Yes, I like Halloween. It wasn’t a big deal in my childhood, I must say. We never really did much at all. Except we had maybe a couple of drawings of skeletons. But it has become a big deal. I think the film E.T. made a huge difference, because it transferred the view that American kids have into the English sensibility [In E.T.: The Extra-Terrestrial the titular alien is smuggled out of the house as part of a trick-or-treat procession, so he can phone home] That’s the way I see it.
I remember things changing after E.T. and people starting coming up trick or treating in this country. It has become a big deal. And I enjoy it. I think in a way it’s healthy, a bit like the Mexican celebration of The Day Of The Dead. It’s a healthy thing to look at our mortality and be aware of the skeleton within us – looking at life and death. Because we still tend to charge through life rather blinkered, thinking that we’re immortal.
Who’s your favourite Halloween character? The skeleton?
I don’t think it’s the scariest. We’ve had all sorts of very scary films, recently, that wouldn’t have even gotten to the screen when I was a kid. There’s some very scary stuff for Halloween. I don’t see any necessity to scare people. I think it should be taken with a pinch of salt. But there is a good side of it. I think the underlying thing is very similar to the way diableries were born – a kind of affirmation on the Church’s view of hell, and what happens to you. But I think they ended up being something rather comforting to the Victorians, because it meant they could look at death and some kind of life after death with a little bit of a sense of humour and a better feeling, a more adjusted feeling. I think Halloween is good for that.
I guess there’s also a moral tale, as well. The diableries are telling you how to behave
I think so, yeah. The diableries themselves have a lot of different levels to them. Religious in the beginning, but not for very long – they were also a rather heavy pastiche and satire on the regimes of the day – Napoleon I’s regime, which was very repressive. So all those levels are in there. We’re taking the personalities, most of all, into what we’re doing – this feeling that, actually, these kinds of things [skeletons] represent us after death, they still have their personalities.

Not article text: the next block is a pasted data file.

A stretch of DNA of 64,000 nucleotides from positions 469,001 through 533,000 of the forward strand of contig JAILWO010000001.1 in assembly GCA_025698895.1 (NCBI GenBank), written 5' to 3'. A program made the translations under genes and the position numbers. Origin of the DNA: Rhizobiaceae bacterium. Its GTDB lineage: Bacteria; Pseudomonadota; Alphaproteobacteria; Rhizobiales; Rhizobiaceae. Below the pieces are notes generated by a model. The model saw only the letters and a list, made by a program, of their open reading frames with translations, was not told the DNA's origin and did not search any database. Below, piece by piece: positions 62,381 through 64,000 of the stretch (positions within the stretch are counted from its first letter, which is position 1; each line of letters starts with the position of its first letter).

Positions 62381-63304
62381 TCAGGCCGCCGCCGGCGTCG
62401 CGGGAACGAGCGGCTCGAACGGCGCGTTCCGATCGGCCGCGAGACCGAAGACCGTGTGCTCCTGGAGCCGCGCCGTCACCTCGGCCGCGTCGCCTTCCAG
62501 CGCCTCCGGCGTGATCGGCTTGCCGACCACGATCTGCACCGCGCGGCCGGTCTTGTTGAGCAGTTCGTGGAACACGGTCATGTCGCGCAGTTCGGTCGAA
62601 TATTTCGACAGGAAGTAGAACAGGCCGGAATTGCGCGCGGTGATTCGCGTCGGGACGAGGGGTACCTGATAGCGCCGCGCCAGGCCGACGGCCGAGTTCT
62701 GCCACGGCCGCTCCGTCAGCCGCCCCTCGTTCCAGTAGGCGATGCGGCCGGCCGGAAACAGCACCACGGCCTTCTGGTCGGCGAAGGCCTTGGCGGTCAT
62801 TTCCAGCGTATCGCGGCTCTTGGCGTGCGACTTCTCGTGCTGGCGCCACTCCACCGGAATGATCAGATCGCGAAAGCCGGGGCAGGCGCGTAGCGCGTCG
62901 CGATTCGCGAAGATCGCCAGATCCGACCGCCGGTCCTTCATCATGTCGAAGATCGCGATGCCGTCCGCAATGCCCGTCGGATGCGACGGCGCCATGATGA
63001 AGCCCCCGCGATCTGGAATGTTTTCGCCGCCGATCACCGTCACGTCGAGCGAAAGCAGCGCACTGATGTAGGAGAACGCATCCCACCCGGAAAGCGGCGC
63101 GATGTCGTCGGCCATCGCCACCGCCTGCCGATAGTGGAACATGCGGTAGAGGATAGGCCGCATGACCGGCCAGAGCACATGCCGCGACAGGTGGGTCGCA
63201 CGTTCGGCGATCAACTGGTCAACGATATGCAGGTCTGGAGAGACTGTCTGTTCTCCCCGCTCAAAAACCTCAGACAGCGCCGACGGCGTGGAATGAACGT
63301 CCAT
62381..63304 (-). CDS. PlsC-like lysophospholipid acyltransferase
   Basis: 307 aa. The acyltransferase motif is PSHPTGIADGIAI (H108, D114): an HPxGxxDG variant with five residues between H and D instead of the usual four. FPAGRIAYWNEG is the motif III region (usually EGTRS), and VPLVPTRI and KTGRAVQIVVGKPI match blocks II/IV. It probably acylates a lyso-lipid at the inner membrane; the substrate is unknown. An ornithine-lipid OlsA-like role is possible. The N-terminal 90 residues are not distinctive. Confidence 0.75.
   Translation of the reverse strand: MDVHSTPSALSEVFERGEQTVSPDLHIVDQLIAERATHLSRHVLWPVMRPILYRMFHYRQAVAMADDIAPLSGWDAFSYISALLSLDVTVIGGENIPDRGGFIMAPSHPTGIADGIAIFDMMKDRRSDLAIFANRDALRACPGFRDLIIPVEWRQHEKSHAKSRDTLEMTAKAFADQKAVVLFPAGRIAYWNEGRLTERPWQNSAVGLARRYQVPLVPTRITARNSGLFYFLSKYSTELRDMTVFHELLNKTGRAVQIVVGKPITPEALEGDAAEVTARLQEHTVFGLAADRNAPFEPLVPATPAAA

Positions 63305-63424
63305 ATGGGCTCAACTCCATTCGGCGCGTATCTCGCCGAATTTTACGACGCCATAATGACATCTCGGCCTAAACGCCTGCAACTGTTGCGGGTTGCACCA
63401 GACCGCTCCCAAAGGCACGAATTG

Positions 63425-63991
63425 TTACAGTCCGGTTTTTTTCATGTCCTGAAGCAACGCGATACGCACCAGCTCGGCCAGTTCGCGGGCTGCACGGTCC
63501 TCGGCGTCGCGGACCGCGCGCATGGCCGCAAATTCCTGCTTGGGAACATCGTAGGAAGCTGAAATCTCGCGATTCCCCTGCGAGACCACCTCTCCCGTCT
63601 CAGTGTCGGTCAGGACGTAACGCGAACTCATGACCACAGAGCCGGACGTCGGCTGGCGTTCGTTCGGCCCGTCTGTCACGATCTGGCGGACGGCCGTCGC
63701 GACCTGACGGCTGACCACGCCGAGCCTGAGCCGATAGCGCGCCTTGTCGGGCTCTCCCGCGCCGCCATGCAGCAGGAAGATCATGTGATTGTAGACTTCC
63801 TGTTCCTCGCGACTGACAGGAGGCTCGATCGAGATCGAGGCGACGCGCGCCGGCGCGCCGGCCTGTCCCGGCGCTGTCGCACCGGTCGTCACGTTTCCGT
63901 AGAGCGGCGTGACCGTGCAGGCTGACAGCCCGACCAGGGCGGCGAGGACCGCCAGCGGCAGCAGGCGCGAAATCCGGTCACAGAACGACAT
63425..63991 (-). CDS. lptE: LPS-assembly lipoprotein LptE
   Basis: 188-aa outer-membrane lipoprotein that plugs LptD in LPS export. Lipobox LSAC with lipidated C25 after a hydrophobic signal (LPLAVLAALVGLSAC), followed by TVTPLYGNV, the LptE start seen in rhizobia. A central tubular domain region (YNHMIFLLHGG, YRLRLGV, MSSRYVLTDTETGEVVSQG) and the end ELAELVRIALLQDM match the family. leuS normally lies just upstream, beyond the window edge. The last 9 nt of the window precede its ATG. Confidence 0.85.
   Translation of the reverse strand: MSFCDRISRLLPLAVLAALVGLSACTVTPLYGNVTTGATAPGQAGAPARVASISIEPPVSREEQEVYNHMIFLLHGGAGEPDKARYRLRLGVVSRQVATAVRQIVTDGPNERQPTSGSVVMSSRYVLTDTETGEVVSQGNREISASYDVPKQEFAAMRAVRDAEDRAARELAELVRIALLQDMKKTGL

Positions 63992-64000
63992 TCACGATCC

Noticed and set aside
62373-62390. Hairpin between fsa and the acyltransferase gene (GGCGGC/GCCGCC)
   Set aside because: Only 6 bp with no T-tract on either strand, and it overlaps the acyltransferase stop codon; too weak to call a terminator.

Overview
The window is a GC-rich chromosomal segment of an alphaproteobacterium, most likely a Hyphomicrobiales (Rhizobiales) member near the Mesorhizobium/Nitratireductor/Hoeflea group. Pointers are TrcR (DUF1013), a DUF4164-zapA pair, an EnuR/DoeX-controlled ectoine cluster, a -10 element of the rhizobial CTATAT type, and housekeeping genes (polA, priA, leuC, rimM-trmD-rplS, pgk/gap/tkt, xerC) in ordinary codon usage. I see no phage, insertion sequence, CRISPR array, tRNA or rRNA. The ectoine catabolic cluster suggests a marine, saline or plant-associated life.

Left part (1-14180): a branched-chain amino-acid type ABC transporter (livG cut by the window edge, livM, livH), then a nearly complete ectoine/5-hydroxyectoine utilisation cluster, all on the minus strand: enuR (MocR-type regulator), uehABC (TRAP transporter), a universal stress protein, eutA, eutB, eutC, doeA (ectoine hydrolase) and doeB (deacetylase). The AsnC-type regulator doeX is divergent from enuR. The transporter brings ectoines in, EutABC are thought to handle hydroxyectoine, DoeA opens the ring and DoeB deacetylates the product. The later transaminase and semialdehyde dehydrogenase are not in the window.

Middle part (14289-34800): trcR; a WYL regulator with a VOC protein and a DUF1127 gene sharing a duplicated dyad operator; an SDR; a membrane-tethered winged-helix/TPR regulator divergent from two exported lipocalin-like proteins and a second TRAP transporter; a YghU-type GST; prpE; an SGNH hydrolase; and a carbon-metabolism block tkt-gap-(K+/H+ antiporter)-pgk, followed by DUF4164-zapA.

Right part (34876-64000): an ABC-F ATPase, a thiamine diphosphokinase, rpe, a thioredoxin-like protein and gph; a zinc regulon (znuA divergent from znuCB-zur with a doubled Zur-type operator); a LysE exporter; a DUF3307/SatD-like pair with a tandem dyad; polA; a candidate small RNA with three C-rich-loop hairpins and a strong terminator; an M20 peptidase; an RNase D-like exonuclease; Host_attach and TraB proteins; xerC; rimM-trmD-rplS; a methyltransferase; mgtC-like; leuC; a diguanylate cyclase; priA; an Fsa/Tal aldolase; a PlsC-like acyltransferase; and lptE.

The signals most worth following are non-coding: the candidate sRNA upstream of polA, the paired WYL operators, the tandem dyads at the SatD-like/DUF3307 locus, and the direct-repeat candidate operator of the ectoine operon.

There’s a slight air of lightness, because no matter what happens to them, they’re dead already so they can’t really get hurt. Diableries can never die, because they’re dead already, but they’re having fun wherever they are. That’s the kind of ethos behind it.
They really bash each other about, don’t they?
Yeah, their heads come off, they get holes drilled in them, but it’s all in a good cause. There’s nothing really upsetting about it, because as I say, they can’t die. They can’t really feel pain.
Do you get trick-or-treaters round your house?
Yes, and I do respond. I like to interact with that whole thing. When my kids were growing up, they loved it. I have grandchildren now, who like the same things, so yes, I try. The problem is if you’re not there, and often I’m busy and can’t be there, you can’t get into it, which is a bit of a shame. But I tend to leave lots of sweets out and hope that kids enjoy it.
You’re a treater rather than a tricker.
Yeah. No, I wouldn’t trick them.
Well good luck with the film.
Great, yeah. I think people will enjoy it. And I’ll be so interested to see how they react and the feedback we get. This is the beginning of a new journey, I think.
A journey to hell.
One Night in Hell, will premiere on Sky 3D & Sky Arts on 31st October, 7.40pm and will be available from iTunes early November, £1.99. The film’s soundtrack, composed by Brian May is now available on iTunes, £79p. A related app, Diableries, is now available from the App Store, £1.99.